Mining coal - Key potential environmental impacts
What is the issue?
Many properties on which surface coal mines are located provide habitats for birds, animals, fish and plant life. This is especially true in Alberta and British Columbia, where mines often border agricultural lands, forests or wilderness areas. Building and operating these facilities can have impacts on wildlife habitat.
What is industry doing?
Before constructing mines, mining companies, working with government officials, landowners and other interest groups, carry out environmental assessments to identify wildlife species and habitats needing protection.
In planning mine operations, industry considers potential impacts on wildlife and identifies solutions. These can include designing roads and conveyors so as to avoid disruptions to wildlife corridors in the region.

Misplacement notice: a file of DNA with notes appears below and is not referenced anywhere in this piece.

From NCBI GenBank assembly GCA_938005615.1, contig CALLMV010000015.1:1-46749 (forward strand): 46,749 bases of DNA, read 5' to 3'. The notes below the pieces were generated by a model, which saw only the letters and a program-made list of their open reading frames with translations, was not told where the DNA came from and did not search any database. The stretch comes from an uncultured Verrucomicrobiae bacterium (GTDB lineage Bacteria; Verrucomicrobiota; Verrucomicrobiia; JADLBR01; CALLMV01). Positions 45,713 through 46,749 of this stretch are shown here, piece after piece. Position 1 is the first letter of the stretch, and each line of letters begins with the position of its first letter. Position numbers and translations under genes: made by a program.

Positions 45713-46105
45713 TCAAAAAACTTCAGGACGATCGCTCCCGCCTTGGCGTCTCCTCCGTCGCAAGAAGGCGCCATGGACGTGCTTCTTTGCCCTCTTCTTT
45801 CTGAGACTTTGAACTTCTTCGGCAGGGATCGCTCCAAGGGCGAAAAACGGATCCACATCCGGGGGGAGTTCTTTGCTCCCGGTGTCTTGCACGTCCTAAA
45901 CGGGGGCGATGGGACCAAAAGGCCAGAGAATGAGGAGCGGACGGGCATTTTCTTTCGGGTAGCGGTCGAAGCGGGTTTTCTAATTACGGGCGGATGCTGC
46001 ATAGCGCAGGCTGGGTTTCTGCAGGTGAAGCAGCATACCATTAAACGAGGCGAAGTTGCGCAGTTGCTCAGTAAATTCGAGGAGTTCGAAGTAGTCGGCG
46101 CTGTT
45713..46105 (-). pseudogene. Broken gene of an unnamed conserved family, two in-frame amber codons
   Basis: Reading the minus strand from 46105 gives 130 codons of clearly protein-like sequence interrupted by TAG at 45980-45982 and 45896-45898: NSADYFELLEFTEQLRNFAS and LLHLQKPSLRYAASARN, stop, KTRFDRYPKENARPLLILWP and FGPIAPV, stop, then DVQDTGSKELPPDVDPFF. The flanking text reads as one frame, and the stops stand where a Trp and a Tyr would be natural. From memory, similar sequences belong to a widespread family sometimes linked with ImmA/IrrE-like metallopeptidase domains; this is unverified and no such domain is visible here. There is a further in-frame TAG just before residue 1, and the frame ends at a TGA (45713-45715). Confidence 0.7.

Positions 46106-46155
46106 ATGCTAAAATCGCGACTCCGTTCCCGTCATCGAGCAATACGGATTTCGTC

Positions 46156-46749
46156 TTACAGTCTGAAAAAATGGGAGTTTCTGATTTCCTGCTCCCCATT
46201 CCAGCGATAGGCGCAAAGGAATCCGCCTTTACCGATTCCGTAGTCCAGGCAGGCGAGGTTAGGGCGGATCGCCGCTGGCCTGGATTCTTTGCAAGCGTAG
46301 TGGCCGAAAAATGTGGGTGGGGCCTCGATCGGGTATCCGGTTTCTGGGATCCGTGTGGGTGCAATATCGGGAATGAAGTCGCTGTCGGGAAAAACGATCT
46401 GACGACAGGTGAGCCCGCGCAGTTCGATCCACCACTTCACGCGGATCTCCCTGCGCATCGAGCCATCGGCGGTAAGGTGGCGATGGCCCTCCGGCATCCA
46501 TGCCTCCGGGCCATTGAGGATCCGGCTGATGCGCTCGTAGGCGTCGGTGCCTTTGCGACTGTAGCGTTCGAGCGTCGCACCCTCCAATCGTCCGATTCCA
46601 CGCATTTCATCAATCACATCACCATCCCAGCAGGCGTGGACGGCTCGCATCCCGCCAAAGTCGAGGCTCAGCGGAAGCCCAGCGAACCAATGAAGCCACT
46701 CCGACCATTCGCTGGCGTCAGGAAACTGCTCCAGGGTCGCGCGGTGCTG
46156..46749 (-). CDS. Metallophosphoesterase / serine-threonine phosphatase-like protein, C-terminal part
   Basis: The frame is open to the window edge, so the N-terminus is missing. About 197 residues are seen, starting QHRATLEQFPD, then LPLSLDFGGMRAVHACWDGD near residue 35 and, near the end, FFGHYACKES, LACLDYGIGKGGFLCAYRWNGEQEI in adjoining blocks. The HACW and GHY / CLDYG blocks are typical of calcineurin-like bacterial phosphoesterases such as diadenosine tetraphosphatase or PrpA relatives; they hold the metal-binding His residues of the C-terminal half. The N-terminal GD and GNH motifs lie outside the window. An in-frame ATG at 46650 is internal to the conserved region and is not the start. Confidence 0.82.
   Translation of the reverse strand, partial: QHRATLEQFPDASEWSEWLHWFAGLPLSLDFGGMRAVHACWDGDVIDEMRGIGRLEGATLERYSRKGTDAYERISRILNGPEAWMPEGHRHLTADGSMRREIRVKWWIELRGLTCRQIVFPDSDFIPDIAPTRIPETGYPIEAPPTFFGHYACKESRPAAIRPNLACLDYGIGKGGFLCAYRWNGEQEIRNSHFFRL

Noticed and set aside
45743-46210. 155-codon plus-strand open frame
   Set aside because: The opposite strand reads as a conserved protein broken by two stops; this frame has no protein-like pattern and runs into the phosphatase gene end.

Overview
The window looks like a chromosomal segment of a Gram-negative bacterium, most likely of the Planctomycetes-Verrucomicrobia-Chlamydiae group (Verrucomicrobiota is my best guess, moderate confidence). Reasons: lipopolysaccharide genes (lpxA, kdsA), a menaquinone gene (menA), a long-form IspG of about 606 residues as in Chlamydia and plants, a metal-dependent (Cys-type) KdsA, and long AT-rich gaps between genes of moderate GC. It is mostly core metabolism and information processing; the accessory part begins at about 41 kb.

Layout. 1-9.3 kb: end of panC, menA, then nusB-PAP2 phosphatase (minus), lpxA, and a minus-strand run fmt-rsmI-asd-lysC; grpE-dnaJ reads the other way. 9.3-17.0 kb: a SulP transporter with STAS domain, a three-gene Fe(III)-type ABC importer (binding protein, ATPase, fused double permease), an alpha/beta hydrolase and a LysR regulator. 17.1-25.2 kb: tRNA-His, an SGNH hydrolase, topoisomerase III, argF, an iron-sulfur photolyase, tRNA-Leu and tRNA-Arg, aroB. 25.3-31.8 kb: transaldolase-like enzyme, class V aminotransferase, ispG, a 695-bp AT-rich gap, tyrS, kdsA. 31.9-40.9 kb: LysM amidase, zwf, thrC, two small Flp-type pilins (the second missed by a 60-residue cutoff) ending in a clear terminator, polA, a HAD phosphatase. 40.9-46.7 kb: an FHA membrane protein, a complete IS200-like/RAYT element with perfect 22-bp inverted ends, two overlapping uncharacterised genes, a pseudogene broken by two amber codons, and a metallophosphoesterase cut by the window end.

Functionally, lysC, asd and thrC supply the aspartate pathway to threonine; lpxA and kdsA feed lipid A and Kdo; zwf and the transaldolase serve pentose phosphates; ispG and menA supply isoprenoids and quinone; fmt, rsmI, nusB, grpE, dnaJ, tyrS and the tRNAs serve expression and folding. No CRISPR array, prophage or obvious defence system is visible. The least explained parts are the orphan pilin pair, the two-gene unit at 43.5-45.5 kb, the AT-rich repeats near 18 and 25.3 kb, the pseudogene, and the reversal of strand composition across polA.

Coal companies consider the needs of local wildlife as part of their land reclamation plans. On the western slopes of the Rocky Mountains, for example, industry has recontoured and replanted mined out areas with native vegetation attractive to elk and deer. As a result of these activities, local wildlife is thriving. Deer, elk and grizzly bears are coexisting with nearby mining operations, as confirmed by comparing current wildlife sightings against baseline studies.
Companies look for ways to integrate biodiversity into land use management of mined-out areas through aerial photography, satellite imagery, geographic information systems and direct research efforts. These allow engineers and scientists to evaluate reclamation efforts and the re-establishment of wildlife habitat.
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